My students are required to tweet one thing every day. It has to be indexed with the #PathElective hashtag, and they have to mention my Twitter handle, @kmirza. Nothing else is mandatory, but it helps if they also hashtag #TwitterHomework and mention our department, @loyolapathology. This can be overwhelming to students who have never tried their hand at Twitter (and don’t have a lot of experience turning information into tiny sound bites). I get it; when I first began, it took me days to come up with something I felt was smart enough to tweet. Thus, students have the option of simply retweeting something pathology-related that they find interesting. However, they can also up the ante by composing an original tweet related to their day, documenting what they did, or sharing any tidbit of pathology-related information they learned. In a very short time, I have seen some amazing gems come from these students; some have written tweets that are retweeted several dozen times. Just last week, one of my spectacular #PathElective students, Olivia (an aspiring ENT clinician who tweets under the brilliant handle @otolaryngolivia) was re-tweeted by the President of the UK’s Royal Society of Pathology! Isn’t that wonderful? These fantastic medical students have tweeted microbiology identification algorithms, blood bank tests (on their own blood!), molecular algorithms in oncologic testing, the physics behind chemistry analyzers, the history of Auer rods, links to amazing literature from all walks of medicine, pictures of them grossing de-identified organs, and beautifully captured images of the histologic stains they are seeing under the microscope every day. Imagine the pleasure experienced pathologists gain from seeing the next generation begin to explore their world – and imagine the enthusiasm the general public sees radiating from the all-too-quiet discipline of pathology!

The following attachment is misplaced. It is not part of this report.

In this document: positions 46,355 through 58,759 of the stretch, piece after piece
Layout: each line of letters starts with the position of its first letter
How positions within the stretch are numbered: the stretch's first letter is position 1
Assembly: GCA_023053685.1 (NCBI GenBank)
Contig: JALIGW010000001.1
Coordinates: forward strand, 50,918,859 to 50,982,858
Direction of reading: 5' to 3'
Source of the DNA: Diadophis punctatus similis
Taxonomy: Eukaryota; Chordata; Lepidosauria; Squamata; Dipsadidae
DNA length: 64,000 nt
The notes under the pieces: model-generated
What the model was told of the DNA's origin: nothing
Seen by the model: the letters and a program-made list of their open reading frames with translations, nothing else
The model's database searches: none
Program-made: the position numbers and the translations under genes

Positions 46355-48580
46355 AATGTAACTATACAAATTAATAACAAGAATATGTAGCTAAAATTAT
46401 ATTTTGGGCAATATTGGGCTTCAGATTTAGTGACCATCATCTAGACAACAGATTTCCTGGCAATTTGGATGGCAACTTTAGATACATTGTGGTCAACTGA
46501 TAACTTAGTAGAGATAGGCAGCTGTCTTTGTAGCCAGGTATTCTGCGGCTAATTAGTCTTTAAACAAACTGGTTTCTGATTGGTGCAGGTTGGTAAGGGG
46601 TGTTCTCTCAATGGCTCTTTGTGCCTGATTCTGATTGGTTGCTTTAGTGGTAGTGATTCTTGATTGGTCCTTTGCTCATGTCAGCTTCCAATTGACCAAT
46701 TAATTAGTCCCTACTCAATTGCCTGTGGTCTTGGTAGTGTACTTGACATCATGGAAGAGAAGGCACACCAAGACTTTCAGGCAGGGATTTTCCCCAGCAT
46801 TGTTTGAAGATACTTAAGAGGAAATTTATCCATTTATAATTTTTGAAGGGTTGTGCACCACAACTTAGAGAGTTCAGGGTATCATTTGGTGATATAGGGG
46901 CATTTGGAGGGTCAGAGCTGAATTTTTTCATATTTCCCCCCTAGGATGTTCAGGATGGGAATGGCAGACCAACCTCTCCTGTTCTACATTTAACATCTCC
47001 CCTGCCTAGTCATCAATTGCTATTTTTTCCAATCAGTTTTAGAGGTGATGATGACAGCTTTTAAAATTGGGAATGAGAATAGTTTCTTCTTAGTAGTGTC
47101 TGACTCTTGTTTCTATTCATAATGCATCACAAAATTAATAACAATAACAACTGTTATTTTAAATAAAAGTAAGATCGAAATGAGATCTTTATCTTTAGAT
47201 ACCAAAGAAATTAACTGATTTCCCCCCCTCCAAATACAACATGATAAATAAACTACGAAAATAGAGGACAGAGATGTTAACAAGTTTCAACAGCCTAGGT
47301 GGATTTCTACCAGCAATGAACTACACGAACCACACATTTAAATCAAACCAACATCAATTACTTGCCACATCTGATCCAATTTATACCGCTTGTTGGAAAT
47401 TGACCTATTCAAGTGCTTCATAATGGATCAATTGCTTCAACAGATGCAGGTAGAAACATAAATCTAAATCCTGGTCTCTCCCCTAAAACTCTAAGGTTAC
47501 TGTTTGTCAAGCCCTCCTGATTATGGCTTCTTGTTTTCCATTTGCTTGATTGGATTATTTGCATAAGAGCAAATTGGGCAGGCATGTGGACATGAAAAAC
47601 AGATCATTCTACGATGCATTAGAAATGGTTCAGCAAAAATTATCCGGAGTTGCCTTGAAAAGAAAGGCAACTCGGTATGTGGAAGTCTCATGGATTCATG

You expand your knowledge base a millionfold, because you opened it up to the entire world.

What I learned early on in my own Twitter experience is that distilling something down to the correct number of characters really makes you think about what you want to say. This cerebral act, I would argue, makes the pearl of information real and easily memorized. A factoid that not only goes out into the Twittersphere, but remains with my students for the long term. If a student goes into a lecture thinking, “Can I get a good tweet out of this?” then trust me when I tell you they will be paying attention to find that tweet.